Vintage Humor

April 18th, 2014

I found this in Volume 1 – Issue IV of the SCELBI Computer Digest, which can be found online at scelbi.com.

THE NAVAL ADMIRAL HAD JUST PURCHASED A MINICOMPUTER TO HELP HIM RUN HIS MIGHTY FLEET. HE QUICKLY UNPACKED HIS UNIT, SET IT UP IN HIS STATE ROOM, PLUGGED IT IN, AND WITHOUT WASTING ANY TIME.. PROCEEDED TO ASK HIS NEW COUPUTER AN INPORTANT QUESTION.

“WILL THE WEATHER BE SUITABLE FOR LAUNCHING PLANES FROM MY AIRCRAFT CARRIER TOMORROW – OR WILL IT RAIN?”
“YES.” ANSWERED HIS NEW LITTLE BRAIN.
“YES WHAT?” SHOUTED THE EXASPERATED ADMIRAL.
“YES SIR!!” PIPED UP HIS LITTLE MINI.

Updated PS/2 Adapter Firmware (version 3.0)

April 17th, 2014

I have enabled stretched as well as the possibility of an acked strobe output on my PS/2 adapter. I’m calling this version, 3.0. This should make it easier to use the adapter with some vintage gear, such as an OSI system, which doesn’t latch strobe, but only polls for it. Read the updated doc on my PS/2 adapter page.

skinned knuckles

April 13th, 2014

Last night, a little after midnight, I finished replacing a power window regulator in my wive’s mini-van. I’ve done motors before, but not the regulator. I expected the job to come with a few obstacles to overcome and I wasn’t disappointed. I’d like to know how they connect the lock rods and lock actuator in manufacturing – what a pain. It also took some time and effort to get the window properly seated in the regulator guides, but I think that might have been an issue with the aftermarket regulator that I bought.

The reason why I do this is cost – my cost was $70. The last time I had one repaired by a shop, it was over $400.

Proposed PS/2 Keyboard Adapter Stretched Strobe Change

April 11th, 2014

As I mentioned in a previous post, my PS/2 keyboard adapter requires some strobe stretching in order to work with some kinds of early microcomputers, such as some OSI models.

I think I have come up with a convent way to accomplish this, with only a small firmware change.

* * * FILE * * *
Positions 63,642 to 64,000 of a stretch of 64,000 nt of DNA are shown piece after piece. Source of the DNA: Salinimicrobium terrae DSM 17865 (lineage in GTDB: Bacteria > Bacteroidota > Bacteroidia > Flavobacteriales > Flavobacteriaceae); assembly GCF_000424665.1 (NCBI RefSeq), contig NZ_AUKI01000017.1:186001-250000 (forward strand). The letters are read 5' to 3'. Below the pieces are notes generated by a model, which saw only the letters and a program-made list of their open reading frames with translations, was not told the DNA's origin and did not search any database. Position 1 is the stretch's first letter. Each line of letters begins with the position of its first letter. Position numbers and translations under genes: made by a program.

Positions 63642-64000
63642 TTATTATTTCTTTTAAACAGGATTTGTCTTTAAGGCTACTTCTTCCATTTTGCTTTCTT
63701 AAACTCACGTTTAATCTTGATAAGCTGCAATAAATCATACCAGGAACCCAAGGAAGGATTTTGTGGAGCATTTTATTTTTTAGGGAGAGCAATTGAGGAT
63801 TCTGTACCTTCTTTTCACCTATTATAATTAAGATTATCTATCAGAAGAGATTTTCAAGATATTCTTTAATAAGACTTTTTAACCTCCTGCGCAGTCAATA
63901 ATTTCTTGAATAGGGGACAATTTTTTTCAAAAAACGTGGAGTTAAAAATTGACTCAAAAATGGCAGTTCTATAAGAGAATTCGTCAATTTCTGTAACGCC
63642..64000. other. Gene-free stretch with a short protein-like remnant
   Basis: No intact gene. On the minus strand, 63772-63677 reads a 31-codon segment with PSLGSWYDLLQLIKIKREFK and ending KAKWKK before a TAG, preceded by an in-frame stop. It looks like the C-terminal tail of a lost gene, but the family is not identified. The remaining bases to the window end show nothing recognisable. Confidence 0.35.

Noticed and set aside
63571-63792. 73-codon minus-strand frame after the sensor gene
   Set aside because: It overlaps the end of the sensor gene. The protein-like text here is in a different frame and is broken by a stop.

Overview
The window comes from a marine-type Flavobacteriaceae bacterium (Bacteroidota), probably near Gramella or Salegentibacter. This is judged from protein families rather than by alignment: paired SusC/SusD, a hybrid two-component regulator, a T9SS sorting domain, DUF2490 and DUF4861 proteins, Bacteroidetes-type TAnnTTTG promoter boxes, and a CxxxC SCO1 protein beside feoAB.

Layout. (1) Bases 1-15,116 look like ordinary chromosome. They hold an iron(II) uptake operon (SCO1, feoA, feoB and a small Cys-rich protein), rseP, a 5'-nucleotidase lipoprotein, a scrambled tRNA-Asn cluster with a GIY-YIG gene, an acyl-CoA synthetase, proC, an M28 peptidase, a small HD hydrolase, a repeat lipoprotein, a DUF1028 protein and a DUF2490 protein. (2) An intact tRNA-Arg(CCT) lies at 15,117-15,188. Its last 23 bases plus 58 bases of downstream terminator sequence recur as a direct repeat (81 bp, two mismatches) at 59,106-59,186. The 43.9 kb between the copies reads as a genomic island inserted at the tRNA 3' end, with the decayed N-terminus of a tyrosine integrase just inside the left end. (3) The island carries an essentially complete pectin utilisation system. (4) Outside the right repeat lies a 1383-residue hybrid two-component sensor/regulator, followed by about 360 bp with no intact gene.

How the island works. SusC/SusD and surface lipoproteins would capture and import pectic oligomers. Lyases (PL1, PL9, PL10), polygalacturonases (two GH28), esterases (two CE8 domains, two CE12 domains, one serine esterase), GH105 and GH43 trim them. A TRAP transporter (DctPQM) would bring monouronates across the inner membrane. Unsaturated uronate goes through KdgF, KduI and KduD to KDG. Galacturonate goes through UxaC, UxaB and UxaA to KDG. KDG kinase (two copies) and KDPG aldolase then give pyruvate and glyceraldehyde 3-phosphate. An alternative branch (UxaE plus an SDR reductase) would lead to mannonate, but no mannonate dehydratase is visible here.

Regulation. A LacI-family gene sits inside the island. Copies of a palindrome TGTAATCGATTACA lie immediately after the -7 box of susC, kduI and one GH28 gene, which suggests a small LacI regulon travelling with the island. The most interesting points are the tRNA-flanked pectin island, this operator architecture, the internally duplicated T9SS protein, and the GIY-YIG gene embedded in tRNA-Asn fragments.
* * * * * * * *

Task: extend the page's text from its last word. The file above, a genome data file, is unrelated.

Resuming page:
Here is what I have in mind.

As before, when the CR jumper is inserted, it disables recognition of the CNTRL-RST and CNTRL-CLR keyboard/RS232 sequences, which assert the reset or clear screen outputs, as appropriate. With my new design, in addition to disabling the aformentioned reset and clear sequences, inserting the jumper will change the clear screen output to an input. Now here is the key part of the change; whenever a character is typed and strobe is asserted (high true), if the CR jumper is inserted, strobe will remain asserted until:

  • minimum of 125 useconds have elapsed AND
  • the input to the clear I/O port is asserted (also high true)
  • To maintain current behavior (a 125uSec long pulse), you just need to tie the strobe output directly to the clear input.

    In order to stretch strobe out a bit, you have a few options:

  • Tie strobe output to clear input through an RC timing network in order to slow down the response to the clear input. For example – connect strobe and clear together with a 10K resistor. Then connect the clear input side of the resistor to a 1 uF capacitor and connect ground to the other side of the capacitor. Doing a basic RC timing equation shows that this should yield a delay of approximately 10 milliseconds. Change the values to attain a strobe length that meets your requirements. You do have to be careful to limit current through the resistor, so you don’t blow the strobe transmitter, though.
  • Use external logic of your choice to assert the clear signal to the PS/2 adapter
  • Behavior with the CR jumper disconnected is exactly the same as with the previous version of firmware.